Again, the court found the requisite "causal and logical connection" between individuals or organizations who helped retire Henry Espy's campaign debt via allegedly illegal contributions and the potential for improper influence upon Secretary Espy such that the Independent Counsel's jurisdiction over the challenged counts was properly exercised.
Significantly, in making these determinations of relatedness, neither the Secord nor Sun-Diamond Growers nor Crop-Growers courts required what defendant appears to be calling for here -- that the text of the indictment provides the demonstrable causal and logical connection between the charged violations and the subject matter of the Independent Counsel's investigation. None of the case law even remotely suggests that the grand jury's failure to facially demonstrate relatedness is fatal to the sufficiency of the indictment. In fact, at least one of the aforementioned cases implies the opposite. "The relationship must be "demonstrable," that is, something that is evident initially and without great steps of logic. The courts are routinely called upon to draw lines, and this is simply another of those cases. . ." Secord, 725 F. Supp. 567 (emphasis added). In each instance, the courts considered the Special Division's order, the challenged counts, and reached a conclusion as to whether the requirement of relatedness was satisfied. This court will now do the same in determining whether the language of the original order and/or the referred matter supports the Independent Counsel's prosecution of charges arising exclusively under 18 U.S.C. § 1001.
Though the Blackley prosecution is arguably within the scope of the Special Division's original jurisdictional grant, the connection is more easily demonstrated by reference to the referred matter; consequently, this court will limit its consideration to that order. The April 1996 referral order permits the Independent Counsel to investigate and prosecute any violation of any federal law "related to any application, appeal, or request for subsidy . . . for which . . . Chief of Staff Ronald Blackley intervened in the application, approval or review process." Each count in the indictment contends that Ronald Blackley made a false statement by failing to disclose his receipt of payments totaling $ 22,025, first on his Form SF-278, then pursuant to the USDA-OIG sworn declaration, and finally, pursuant to the US AID-OIG sworn declaration. The background section of the indictment explains that this income was allegedly received from Mr. Fuller & Mr. Cochran, who both sought and received subsidies from the Department of Agriculture in 1993, the same year in which the alleged payments were received by Blackley. Though defendant cannot discern the "reasonable causal or logical connection" between the alleged false statements and the jurisdictional mandate, this court can. An endeavor to conceal payments received from a Department of Agriculture subsidy applicant could be a causal consequence of possible intervention in the application process on behalf of those from whom he received payment. It is both logical and reasonable to surmise that if Ronald Blackley improperly intervened in either Fuller and/or Cochran's subsidy application, approval or review, and received payments in anticipation of or as a result of that intervention, he would not report such "income" on financial disclosure forms, or answer truthfully as to whether he received such payments when interviewed by USDA or US AID investigators.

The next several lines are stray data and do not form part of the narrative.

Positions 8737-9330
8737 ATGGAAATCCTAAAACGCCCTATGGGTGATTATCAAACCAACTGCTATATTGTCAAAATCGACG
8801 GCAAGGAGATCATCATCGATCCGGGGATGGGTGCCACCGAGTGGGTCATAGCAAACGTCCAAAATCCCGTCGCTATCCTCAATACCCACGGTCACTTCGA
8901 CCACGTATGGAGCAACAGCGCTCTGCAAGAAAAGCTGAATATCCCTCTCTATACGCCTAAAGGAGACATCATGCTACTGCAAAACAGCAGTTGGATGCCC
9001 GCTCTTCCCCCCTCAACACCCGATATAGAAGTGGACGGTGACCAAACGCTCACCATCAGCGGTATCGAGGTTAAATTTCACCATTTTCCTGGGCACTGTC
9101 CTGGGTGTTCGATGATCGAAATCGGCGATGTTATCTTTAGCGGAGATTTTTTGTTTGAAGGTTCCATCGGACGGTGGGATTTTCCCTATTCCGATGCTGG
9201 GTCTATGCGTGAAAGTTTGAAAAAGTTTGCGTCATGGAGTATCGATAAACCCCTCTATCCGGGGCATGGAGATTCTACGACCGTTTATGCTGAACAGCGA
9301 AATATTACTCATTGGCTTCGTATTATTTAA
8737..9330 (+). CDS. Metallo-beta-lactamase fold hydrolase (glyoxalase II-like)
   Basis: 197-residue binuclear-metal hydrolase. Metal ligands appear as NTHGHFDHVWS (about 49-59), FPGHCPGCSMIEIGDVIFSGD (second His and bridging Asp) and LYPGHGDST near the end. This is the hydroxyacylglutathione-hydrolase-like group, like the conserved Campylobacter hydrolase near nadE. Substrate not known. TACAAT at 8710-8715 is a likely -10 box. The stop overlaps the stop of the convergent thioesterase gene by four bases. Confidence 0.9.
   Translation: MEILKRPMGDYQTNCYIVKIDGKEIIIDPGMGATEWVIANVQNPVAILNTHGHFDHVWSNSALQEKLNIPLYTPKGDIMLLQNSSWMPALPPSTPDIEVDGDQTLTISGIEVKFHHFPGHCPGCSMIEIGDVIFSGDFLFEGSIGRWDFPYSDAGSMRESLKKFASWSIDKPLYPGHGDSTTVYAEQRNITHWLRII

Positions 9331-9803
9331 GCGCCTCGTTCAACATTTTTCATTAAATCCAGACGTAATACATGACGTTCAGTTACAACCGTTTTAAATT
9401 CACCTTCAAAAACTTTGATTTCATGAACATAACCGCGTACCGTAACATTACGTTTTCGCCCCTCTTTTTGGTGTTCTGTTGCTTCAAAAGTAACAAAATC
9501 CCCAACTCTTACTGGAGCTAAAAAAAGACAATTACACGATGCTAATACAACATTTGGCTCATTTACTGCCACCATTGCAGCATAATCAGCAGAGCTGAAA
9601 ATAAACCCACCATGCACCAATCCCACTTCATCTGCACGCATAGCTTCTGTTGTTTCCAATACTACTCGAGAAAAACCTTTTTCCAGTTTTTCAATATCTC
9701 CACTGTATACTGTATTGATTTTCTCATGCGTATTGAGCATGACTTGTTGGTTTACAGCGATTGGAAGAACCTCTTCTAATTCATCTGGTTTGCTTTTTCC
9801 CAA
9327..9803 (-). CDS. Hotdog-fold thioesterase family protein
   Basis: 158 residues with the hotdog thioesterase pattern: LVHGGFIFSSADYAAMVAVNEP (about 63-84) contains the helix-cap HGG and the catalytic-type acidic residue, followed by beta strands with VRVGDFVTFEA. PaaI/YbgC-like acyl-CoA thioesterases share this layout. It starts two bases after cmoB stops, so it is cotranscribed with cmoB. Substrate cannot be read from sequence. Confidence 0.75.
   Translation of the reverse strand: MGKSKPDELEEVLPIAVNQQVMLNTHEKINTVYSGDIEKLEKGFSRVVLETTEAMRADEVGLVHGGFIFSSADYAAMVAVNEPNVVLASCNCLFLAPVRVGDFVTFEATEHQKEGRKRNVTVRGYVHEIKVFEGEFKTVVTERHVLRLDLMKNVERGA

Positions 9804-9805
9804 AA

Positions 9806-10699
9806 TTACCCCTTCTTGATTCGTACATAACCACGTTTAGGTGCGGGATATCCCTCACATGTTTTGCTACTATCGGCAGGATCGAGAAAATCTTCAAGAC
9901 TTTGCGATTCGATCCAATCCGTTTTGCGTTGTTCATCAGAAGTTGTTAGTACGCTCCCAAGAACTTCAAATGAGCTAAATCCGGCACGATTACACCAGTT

A finding of relatedness based upon this type of inference is not without precedent this in district. In finding that General Secord's indictment was within the scope of the Special Division's jurisdictional mandate in Secord, Judge Robinson concluded that "defendant's alleged perjury could well be construed as part of a continuing effort to conceal the extent and detail of the "enterprise," Secord, 725 F. Supp. at 566 (emphasis added). If one substitutes the words "falsification of financial statements" for the word "perjury" in the above excerpt, the similarities between Secord and the instant case become patently apparent. If Mr. Blackley did, in fact, attempt to intervene in subsidy applications or reviews on behalf of Fuller or Cochran, the alleged falsifications on his financial disclosure form and on the two sworn declarations could logically be part of a "continuing enterprise" to conceal his intervention. That nexus is sufficient to provide the "reasonable causal or logical connection" and the "tenable correlation between events" that is required to support the Independent Counsel's prosecution of these charges.